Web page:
What do you think of when you see 21st century fashion? The answer will be different for everyone because there are many different aspects of our world that make up fashion for us today. Fashion can be influenced by current events, music, art, and things from the past. In the early 2000’s, fashion, and the arts in general, looked to the past for inspiration. Vintage clothing, especially from the sixties, seventies, and eighties, became incredible popular and designers sought after the trends from those decades to influence their collections. This is especially true now. Fashion today is really a mashup of all the fashion over the past century, including sparkles of designs from hundreds of years ago.
In this series, Fashion Throughout the Decades, I will explore two things I love, fashion and history. If you really want to learn more about fashion, it's important to understand something about the history that gave birth to the different styles and trends. This series will cover how designers today are styling trends from the past, and incorporating them into their collections. It may not be obvious, but once you start looking for it, you are sure to see how styles from the past inform designers today. There will be an individual blog post for each of the decades over the 20th century. I'll include photos comparing the style in the past and the style in the present. This post, the first in my series, will be all about the 1960’s. I hope you enjoy this tour of history and learn something from it. Don’t forget to subscribe so you won’t miss the posts to come!
The early 1960’s featured two main aspects to fashion. The first was the rise of trousers for women. Before then, women seldom wore pants. The exception of course was during World War II, when women were required to take on jobs normally held by men, in order to support the war effort. Dresses were very impractical on the assembly line, hence they started wearing what men wore. When the war ended, men returned home to resume the jobs they had left behind. Things had changed however. Women got accustom to having a professional life and were no no longer content having to stay home all day. For the most part, women returned to wearing “appropriate” attire, however the idea of women wearing pants entered the fashion designers imagination. When the sixties came rolling around, all women jumped at the opportunity to wear pants that were catered to them, and so we see nowadays, the trend stuck!
The second major fashion aspect was the Space Age. The space age look was defined by boxy shapes, thigh length hemlines and bold accessories. Synthetic material was also popular with space age fashion designers. After the Second World War, fabrics like nylon, corfam, orlon, terylene, lurex and spandex were promoted as cheap, easy to dry, and wrinkle -free, thus they were easier to use and more popular in clothing.
For perhaps the first time in history, the 1960's saw independent fashion styles for youth. These styles were not based on the conventions of an older age group, but were in stark contrast to their mature, very-feminine mothers. The young women of the 1960’s adopted a girlish, childlike style with short skirts and straightened curves, reminiscent of the 1920’s. It is interesting to note that while styles from the 1960's have affected present day designers, stylists working in the 1960's were in turn, influenced by their predecessors in the 1920's. Skirts were originally knee-high at the start of the decade, but gradually they became shorter until the mini-skirt emerged in 1965. The principal change in menswear was the weight of the fabric that was being used. In addition to this, the use of jeans were spreading and became a radical change in the male wardrobe.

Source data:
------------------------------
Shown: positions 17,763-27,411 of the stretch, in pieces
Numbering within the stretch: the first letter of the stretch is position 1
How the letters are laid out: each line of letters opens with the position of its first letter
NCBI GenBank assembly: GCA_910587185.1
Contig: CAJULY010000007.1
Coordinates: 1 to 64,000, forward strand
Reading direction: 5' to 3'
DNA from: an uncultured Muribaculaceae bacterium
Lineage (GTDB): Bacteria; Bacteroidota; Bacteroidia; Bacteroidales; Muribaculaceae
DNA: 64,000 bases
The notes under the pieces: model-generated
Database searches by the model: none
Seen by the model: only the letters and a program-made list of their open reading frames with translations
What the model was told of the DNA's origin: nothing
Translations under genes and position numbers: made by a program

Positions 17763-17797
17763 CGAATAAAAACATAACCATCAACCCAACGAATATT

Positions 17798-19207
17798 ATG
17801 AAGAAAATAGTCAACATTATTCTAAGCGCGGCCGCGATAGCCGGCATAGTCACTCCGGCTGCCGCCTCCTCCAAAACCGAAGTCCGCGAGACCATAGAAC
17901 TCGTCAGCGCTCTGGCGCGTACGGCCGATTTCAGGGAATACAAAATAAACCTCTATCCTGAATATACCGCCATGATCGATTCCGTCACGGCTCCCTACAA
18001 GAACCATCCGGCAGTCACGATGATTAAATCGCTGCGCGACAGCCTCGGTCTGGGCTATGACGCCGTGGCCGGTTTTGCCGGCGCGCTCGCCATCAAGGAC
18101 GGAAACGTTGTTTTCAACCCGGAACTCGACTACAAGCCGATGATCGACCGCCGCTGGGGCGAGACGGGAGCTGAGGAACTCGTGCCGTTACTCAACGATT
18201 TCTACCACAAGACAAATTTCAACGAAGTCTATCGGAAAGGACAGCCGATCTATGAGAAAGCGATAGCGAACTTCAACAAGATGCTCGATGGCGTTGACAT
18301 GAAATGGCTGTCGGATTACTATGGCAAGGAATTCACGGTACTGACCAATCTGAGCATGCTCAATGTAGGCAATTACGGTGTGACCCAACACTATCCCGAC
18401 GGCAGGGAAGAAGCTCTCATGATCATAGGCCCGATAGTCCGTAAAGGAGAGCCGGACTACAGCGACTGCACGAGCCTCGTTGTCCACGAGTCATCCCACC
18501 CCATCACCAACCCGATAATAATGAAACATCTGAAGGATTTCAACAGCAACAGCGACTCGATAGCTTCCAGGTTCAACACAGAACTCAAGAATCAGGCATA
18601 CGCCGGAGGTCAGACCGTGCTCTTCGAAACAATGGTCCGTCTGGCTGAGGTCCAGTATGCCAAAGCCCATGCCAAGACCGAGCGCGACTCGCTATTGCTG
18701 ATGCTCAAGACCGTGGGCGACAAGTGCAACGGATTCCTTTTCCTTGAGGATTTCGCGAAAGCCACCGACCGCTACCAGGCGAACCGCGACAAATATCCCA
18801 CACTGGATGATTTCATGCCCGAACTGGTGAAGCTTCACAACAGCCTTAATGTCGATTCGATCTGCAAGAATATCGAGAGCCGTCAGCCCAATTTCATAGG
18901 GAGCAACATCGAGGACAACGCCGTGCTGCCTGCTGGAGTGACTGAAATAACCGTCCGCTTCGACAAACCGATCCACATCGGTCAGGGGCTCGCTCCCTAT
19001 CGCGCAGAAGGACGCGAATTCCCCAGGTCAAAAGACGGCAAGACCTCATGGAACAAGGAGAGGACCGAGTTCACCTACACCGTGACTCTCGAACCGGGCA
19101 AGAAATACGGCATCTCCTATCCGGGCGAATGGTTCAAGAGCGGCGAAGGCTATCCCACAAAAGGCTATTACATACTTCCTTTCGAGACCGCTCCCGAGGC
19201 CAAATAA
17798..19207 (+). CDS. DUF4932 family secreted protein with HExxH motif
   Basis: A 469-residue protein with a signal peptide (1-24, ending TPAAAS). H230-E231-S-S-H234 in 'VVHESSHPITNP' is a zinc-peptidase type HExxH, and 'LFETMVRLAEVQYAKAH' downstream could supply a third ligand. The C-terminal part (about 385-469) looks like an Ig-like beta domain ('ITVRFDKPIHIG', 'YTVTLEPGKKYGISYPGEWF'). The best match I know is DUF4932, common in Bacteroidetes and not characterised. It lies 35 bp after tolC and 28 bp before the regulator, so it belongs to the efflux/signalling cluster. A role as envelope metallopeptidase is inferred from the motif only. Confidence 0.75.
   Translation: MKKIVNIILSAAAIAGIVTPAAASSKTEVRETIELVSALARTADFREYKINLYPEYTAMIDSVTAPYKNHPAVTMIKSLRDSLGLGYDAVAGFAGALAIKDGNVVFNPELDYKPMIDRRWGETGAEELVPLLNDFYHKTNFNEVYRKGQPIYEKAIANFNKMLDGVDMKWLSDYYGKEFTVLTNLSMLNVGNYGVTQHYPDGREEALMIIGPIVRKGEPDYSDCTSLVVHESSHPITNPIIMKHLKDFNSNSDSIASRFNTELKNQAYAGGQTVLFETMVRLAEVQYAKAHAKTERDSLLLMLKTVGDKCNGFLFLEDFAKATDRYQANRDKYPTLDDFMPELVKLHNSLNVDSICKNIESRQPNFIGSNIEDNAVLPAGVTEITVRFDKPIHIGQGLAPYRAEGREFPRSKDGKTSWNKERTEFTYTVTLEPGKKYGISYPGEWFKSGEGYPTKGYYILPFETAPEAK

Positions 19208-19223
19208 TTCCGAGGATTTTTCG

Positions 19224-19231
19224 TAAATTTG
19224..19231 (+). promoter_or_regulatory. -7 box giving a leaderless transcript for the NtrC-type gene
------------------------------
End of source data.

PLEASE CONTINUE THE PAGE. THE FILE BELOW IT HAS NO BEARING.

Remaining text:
By the end of the 60's the world saw the emergence of the Hippie subculture. With music taking the lead, the culture began to shift away from the Mod styles of the mid sixties to a laid-back Bohemian style that reached its peak during the Summer of Love. This was called the Hippie Movement. Welsh fashion designer Mary Quant, combined “Flower Power” and Pop Art to create a new youthful style of dress that became identified with the youth movement. The major trends within this subculture were bell bottom jeans, loose, flowy tops, and less primed hair. All of these things however become more prominent by the end of the decade and all the rage in the one to follow.
There are six main trends that run through the 1960s, mini skirts, culottes, colour, straight dresses, paisley prints, and pillbox hats. Young women were drawn to straight dresses, a stark contrast to the hourglass designs from the past decade that featured clinched waists and puffy skirts. The only other time where straight dresses were popular, were the 1920's, another rebellious era in history. Straight dresses are exactly what they’re called. They don’t hug your figure but instead hang straight down. They tend to have sharper, straighter edges.
Paisley prints are commonly seen at the end of the decade with the emergence of the Hippie Movement. The pattern is an ornamental design based on the buta, or boteh (a Persian design), a teardrop-shaped motif with a curved upper end.
Finally, are the pillbox hats. A common way for certain fashion items to become trendy is when they're worn by famous people. The pillbox hat was made famous by none other than the iconic Jackie Kennedy. A pillbox hat is a small hat with a flat crown, straight, upright sides, and no brim. It resembles the small tins that pills were once sold in.
The 1960's was one of the most important decades in fashion history and continues to inspire designers today. Perhaps you have a fashion item in your closet inspired by these iconic styles? Feel free to add a comment below or let me know which decade you would like me to report on next. Have a great week lovelies!